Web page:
While news stories focus on high school juniors and seniors losing out on big rites of passage like prom and graduation, it’s easy to underestimate the impact of little changes to your 9th or 10th grader’s new reality. Your child’s daily life has changed midstream through their high school years: this means lots of small heartbreaks and a few larger looming fears.

What will next year look like?

Your 9th grader may suddenly be thinking about all the things they looked forward to next year. How can you play team sports like soccer with social distancing? How fun will yearbook club be if it mostly means emailing classmates to send in pictures rather than shooting photos at dozens of lively school events? Will it still be possible to get a driver’s license?

Your 10th grader may be looking forward to the fever pitch of junior year and wondering what’s going to happen to all their well-laid plans. For lots of students, junior year brings many peaks of intensity: varsity sports, club leadership, college visits, college entrance exams, and the most rigorous year of academics. What will your 10th grader be allowed to do? Will they have to take SATs and ACTs as usual? How will the family’s finances change their prospects of going to college?

How to help your 9th grader or 10th grader cope

Open up a dialogue about next year and tread carefully, but do not tell them a prettified story about the future. Developmental child psychologist Diana Divecha says that by 10th grade, most kids want to know everything. “They have huge hypocrisy detectors and huge BS detectors. They want the real deal.” At the same time, they will still look to you to feel safe. “They want to take adults in their life for granted. So it’s a fine line.”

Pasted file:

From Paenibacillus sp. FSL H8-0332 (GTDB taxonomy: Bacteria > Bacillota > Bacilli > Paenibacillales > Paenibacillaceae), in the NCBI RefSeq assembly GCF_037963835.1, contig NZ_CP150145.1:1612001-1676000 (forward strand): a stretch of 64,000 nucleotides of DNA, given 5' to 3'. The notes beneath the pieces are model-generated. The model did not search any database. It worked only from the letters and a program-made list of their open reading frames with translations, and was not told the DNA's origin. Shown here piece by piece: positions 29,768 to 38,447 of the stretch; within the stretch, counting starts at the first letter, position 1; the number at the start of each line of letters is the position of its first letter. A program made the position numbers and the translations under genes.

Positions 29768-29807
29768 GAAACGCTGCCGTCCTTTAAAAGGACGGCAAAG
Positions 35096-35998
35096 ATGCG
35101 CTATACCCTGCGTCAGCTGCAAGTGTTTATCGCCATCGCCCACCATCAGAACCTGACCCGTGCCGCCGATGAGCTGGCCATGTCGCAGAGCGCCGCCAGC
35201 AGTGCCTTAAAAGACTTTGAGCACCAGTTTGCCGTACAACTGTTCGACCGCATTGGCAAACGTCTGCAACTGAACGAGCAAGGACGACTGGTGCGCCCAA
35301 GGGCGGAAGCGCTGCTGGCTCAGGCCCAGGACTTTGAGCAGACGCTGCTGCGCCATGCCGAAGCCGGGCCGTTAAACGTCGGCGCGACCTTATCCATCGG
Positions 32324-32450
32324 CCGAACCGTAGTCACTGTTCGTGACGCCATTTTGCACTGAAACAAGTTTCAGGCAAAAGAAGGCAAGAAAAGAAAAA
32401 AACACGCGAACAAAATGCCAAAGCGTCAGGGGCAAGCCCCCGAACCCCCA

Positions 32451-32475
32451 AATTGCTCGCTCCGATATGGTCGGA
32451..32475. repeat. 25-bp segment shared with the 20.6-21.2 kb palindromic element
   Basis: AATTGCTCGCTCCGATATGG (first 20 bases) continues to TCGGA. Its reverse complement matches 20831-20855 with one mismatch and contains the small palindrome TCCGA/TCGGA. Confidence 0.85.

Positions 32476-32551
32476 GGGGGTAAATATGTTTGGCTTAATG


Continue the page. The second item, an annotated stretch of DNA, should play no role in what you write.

Divecha suggests having an overall game plan for any difficult discussions. Tell your child, “Even if we don’t know what the future is, we’re going to have an honest conversation. It’s my job as a parent to figure it out and we will keep talking about this as information unfolds.”

Missing friends (and maybe even teachers)

Where younger children may thrive with all the extra family time, adolescents are at a developmental stage where building relationships outside the family is the natural focus of their lives. At this age, your child’s interactions with their friends tend to be far more meaningful than those with their family. (They still love you, but they’re just not that into you.) So though your teen may seem to be doing fine, they’re likely grieving over the loss of daily contact with friends and acquaintances. They also may be missing adults outside the home — those teachers, counselors, coaches, or extended family who can make your child’s day with a joke or word of encouragement.

“This pandemic is robbing teens of one of the primary ingredients they need to maintain their thriving,” says Rich Lerner, professor of psychology and founder of the Center for Youth Development at Tufts University. “Diverse relationships.”

How to help your 9th grader or 10th grader cope

In the olden days a few months ago you may have worried your teen was spending too much time on TikTok or Snapchat. Now, you may actually need to encourage them to spend more time socializing online.

“Now kids are trying to individuate inside the four walls of their family home,” explains Divecha. “And the only way out is online.” Devicha recommends keeping tabs on what kids are doing online and how it balances with your offline family life. “Is it excessive? Is it harmful?” Balance screen time with your own family values and what you are asking from your teen. “We have this structure, ritual, is it an artful balance? Is it meaningful?”

In other words, include teens in planning the family’s daily schedule and responsibilities. Research suggests that children raised during crises who feel a sense of purpose in contributing to their family end up developing high levels of resilience, confidence, and mastery.